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Off the Charts

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Album Review

On Off the Charts, the Briefs offer a plucky update of late-'70s British punk types like the Undertones and the Rezillos. It's all pointy elbows and spiky two-chord guitar lines here, and it's all undercut with a jokey, almost self-parodying air that almost makes it OK to sound this much like so many bands and still be pretty great. Highlights include "We Americans" ("God bless the f*cked-up U.S.A.!" smarmy singer Daniel J. Travanti screams), the wiry, pipe-cleaning guitar action of "22nd Century Man," and the irrepressible single "(Looking Through) Gary Glitters Eyes," which subverts the Adverts and hams up the classic practice of U.S. punk revivalists singing in British accents by doing the same thing, only with purposely bad overcompensation. The Briefs are undoubtedly a load of live fun. And Off the Charts is certainly an energetic, investment-free listen (there's only one song over three minutes, and that's the effortless Attractions-meets-Supergrass breeze of "Tear It in Two," a surefire second single if there ever was one). Still, the album's dismissive quality is a bit nagging, because it suggests the Briefs don't actually care about their own music. Oh well. The Adverts didn't really care about theirs, either.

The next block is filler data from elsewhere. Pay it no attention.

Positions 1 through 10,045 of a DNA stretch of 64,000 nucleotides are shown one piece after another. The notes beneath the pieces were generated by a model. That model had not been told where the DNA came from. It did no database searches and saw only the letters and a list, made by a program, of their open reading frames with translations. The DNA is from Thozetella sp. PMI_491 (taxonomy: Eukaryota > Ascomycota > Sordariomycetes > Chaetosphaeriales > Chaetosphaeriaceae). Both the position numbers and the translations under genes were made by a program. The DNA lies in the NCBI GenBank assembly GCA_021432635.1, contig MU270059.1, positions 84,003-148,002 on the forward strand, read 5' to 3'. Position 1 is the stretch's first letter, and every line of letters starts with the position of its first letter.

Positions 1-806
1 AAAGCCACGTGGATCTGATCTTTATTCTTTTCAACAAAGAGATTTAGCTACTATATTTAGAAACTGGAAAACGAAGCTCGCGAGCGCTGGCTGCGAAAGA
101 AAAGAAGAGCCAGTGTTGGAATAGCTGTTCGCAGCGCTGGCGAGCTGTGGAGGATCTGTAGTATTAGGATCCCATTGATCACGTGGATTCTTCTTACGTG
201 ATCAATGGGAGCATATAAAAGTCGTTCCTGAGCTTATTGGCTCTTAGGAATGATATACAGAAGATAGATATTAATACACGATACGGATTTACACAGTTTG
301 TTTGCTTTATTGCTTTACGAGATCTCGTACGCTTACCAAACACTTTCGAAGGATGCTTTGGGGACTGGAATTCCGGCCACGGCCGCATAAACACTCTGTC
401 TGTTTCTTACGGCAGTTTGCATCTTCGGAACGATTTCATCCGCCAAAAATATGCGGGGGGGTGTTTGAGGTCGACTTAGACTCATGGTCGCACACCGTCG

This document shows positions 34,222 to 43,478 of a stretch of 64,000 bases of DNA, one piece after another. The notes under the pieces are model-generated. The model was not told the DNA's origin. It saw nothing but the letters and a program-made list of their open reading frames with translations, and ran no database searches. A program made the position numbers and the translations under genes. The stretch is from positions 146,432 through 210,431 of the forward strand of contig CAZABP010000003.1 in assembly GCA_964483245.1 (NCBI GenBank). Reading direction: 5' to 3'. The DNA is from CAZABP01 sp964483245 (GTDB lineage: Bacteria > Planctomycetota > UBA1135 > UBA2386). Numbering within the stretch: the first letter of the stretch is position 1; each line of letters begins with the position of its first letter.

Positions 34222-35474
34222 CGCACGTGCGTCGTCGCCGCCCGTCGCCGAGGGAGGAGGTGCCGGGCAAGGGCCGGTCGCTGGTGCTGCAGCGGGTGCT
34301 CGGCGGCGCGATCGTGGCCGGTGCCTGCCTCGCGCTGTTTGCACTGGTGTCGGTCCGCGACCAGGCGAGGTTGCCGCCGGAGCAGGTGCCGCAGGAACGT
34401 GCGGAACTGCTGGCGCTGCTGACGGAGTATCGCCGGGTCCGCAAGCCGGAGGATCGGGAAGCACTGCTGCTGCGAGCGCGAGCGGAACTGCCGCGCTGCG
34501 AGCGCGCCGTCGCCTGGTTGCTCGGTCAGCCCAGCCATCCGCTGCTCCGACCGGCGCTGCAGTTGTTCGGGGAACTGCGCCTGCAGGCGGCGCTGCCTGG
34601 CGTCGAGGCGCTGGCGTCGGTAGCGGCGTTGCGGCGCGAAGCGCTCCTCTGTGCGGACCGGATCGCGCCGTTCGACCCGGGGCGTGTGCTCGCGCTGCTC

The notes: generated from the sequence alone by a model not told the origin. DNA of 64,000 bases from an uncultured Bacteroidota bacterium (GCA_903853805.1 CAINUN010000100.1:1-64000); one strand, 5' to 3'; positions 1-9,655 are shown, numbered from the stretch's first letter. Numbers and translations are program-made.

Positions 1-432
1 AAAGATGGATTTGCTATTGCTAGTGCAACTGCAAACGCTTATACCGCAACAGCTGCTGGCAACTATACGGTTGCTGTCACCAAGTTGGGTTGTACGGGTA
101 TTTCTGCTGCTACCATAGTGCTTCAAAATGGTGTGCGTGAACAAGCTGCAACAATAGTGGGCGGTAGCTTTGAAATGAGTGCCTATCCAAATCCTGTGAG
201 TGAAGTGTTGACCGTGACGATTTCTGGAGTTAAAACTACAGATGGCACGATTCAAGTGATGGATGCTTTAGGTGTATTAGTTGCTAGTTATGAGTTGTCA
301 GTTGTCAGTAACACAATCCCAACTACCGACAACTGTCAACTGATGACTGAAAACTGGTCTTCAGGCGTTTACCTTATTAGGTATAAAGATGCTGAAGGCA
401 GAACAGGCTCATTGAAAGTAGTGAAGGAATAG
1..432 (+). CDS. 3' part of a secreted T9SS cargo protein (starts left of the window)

Formed: 1999 in Seattle, WA

Genre: Rock

Years Active: '00s

Looking like a new wave band sharply dressed in skinny ties, bleached hair, and plastic sunglasses, retro-punks the Briefs blasted onto the Seattle music scene in the latter half of 1999. The charmingly snotty quartet took sonic cues from late-'70s British punk and early-'80s L.A. bands, wearing influences like Buzzcocks, the Adverts, the Adolescents, Generation X, and the Undertones on their collective sleeve. The Briefs quickly made a name for themselves locally with an energetic live show, cheeky...
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Off the Charts, The Briefs
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